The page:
Clare Fermont

Behind the Beautiful Forevers

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Katherine Boo

This stunning book hurls you into Annawadi, a slum near Mumbai airport. It reads like a gripping novel, telling the intricate stories of a few residents. All have dreams. All struggle to survive. Several suffer a terrible end - suicide by self-immolation, brutal murder, agonisingly slow death from treatable illnesses. But these are not fictional characters - and they really did die like this.

The Submission

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Amy Waldman

A jury painstakingly chooses the winner from anonymous submissions to design the 9/11 memorial at Ground Zero. The consensus is immediately shattered when the architect's name is revealed - Mohammad (Mo) Khan. "Jesus fucking Christ!" says one of the jurors, "It's a goddamn Muslim!"

Freedom

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Jonathan Franzen, Fourth Estate, £20

It's always with some trepidation that you pick up a book by an author whose previous book you absolutely loved. So it was when I started Freedom, the novel that took Jonathan Franzen nine years to complete following his 2001 masterpiece, the Corrections. But within the first few pages it was clear that his genius for exposing the excruciating realities of family life in the US was not a one-book wonder, and after a few chapters it was clear that this book was also going to express his rage at post-9/11 America.

Manituana

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Wu Ming, Verso, £14.99

Manituana is based on the fascinating and true story of the Iroquois during the American War of Independence in the 1770s.

Its characters are drawn from that history, including the central figure of Joseph Bryant or Thayendanegea, a Mohawk. He is fluent in English and the languages of the Six Nations because his sister Molly was the "wife" of Sir William Johnson, the Irish superintendent of Indian affairs for the British Crown. Through him the cultures are straddled and through him the sorry tale is largely told.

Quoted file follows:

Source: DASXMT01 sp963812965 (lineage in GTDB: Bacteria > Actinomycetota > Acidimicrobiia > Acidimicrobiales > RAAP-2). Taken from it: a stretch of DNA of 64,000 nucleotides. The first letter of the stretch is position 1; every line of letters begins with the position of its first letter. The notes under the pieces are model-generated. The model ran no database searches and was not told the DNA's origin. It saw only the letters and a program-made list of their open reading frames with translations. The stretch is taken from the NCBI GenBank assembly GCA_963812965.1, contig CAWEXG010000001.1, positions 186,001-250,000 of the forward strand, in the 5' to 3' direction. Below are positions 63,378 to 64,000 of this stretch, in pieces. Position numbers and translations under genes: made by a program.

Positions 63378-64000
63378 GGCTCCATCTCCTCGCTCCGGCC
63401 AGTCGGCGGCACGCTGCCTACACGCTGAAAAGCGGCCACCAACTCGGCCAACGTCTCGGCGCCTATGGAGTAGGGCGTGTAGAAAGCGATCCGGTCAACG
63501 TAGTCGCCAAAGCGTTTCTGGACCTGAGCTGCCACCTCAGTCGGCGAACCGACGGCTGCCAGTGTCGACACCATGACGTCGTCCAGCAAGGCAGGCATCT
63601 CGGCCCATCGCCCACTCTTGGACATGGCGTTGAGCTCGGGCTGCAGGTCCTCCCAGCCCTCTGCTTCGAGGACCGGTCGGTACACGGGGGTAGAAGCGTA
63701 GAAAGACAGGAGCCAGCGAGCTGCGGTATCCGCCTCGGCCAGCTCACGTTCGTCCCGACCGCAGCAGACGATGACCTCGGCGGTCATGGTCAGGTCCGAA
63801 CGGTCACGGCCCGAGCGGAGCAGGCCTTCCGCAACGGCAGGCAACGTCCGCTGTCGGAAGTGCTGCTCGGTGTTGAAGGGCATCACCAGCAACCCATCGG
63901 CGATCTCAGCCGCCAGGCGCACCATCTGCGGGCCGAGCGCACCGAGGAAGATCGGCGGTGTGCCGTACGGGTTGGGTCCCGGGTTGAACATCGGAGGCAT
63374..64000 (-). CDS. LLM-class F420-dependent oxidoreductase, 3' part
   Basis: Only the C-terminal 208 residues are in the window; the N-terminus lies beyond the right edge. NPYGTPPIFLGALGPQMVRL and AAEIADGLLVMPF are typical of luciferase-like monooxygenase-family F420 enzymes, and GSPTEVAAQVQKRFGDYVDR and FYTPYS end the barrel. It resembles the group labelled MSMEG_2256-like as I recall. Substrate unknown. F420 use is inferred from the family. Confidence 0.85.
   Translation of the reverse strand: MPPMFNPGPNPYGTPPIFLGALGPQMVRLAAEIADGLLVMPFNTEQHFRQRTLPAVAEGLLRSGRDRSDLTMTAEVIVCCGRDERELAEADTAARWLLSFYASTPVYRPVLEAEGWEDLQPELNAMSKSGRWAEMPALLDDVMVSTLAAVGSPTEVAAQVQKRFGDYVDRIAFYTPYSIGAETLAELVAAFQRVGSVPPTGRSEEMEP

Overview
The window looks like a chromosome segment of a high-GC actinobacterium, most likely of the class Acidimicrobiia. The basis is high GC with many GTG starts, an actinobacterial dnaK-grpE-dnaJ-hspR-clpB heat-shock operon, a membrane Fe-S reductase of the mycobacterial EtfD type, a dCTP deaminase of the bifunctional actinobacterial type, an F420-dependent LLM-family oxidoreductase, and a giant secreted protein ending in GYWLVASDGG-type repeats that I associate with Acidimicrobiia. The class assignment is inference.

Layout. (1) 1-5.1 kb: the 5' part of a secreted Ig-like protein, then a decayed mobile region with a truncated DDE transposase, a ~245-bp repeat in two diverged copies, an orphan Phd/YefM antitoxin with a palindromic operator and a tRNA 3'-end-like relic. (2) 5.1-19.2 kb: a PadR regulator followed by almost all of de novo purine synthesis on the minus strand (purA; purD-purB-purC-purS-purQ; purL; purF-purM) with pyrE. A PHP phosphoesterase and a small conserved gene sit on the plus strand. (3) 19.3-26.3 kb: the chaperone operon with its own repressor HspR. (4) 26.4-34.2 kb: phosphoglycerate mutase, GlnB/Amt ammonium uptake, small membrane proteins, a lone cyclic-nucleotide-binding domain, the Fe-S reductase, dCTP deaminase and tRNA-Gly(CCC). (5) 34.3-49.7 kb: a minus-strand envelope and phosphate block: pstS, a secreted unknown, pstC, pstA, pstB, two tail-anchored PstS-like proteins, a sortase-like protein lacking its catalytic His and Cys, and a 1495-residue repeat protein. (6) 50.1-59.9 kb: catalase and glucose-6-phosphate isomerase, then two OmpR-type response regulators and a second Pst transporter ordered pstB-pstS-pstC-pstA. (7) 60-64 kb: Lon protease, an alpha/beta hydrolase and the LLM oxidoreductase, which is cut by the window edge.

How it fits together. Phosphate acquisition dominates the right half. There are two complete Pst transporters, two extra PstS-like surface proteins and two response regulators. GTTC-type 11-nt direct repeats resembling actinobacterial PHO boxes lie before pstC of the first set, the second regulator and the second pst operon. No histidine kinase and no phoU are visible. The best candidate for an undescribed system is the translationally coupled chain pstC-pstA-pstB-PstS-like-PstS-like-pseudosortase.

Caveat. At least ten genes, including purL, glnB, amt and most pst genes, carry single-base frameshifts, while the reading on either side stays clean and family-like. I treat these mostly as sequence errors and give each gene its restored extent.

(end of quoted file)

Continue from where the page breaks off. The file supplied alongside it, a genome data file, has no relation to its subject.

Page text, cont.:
Gran Torino

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Director: Clint Eastwood; Release date: 20 February

Walt Kowalski - played by the film's director, Clint Eastwood - is a retired car worker and gun-toting Korean War veteran who despises everyone and everything around him. His wife has just died. His sons, all-American salesmen, are alien to him. His neighbourhood has been taken over by Asians who look like the Koreans he has killed. Barely a sentence comes out of his mouth that is not contaminated by racism and rage.

Toussaint L'Ouverture: The Haitian Revolution

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Toussaint L'Ouverture, Jean-Bertrand Aristide, Verso, £7.99

This fascinating, albeit short, collection of letters and other writings by Toussaint L'Ouverture reveals a surprising amount about the politics and character of the remarkable slave leader.

Toussaint joined a mass slave revolt in Saint Domingue, present-day Haiti, in 1791. The rebels, inspired by the 1789 French Revolution, rampaged through the country slaughtering slave owners and burning their properties.

A Most Wanted Man

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John Le Carré, Hodder & Stoughton, £18.99

John Le Carré's 21st novel continues his wonderful 48-year exploration of Western intelligence agencies as they jostle for influence in an ever-changing world.

A Most Wanted Man is the first to tackle the "war on terror" era. Set in Hamburg, it involves terrified Muslim refugees, money-laundering banks, shadowy intelligence agencies infected by Islamophobic obsessions and, of course, extraordinary renditions.

Guantanamo: A Novel

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Dorothea Dieckmann, Duckworth Overlook, £8.99

The terror and incipient madness felt by all those who have been whisked from normality to the US offshore torture camp at Guantanamo Bay are captured from the opening sentence of this extraordinary book.

Rashid, son of an Indian Muslim father and a German Protestant mother, was raised in Germany. After his grandmother dies, he travels to India where he meets an Afghan man who persuades him to travel to Peshawar. He finds himself on an anti-US demo, and then is arrested, handed over to US forces and transported to Cuba.

Carpentaria

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Alexis Wright, Constable, £16.99

This is a truly wonderful book. Written by an Australian Aboriginal woman, it tells the epic story of the inhabitants of the fictional town of Desperance, a godforsaken dusty red-earthed settlement abandoned by its river in northern Queensland.

The Westend Pricklebush people, led by the Phantom family, are engaged in battles with Joseph Midnight's Eastend people as well as the white community of Uptown and a multinational mining company.

Exit Ghost

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Philip Roth, Jonathan Cape, £16.99

Nathan Zuckerman returns to post-9/11 New York after spending 11 years writing books in a mountain retreat. It is election week, 2004. He is in his 70s and is seeking a miracle cure for incontinence, the by-product of prostate cancer surgery.

His solitary life and insulated world view are shattered by the busy streets of New York; a sighting of the ailing Amy, the last lover of his first literary hero, E I Lonoff; a growing erotic infatuation with a young woman; and the harassment of a would-be biographer of Lonoff.

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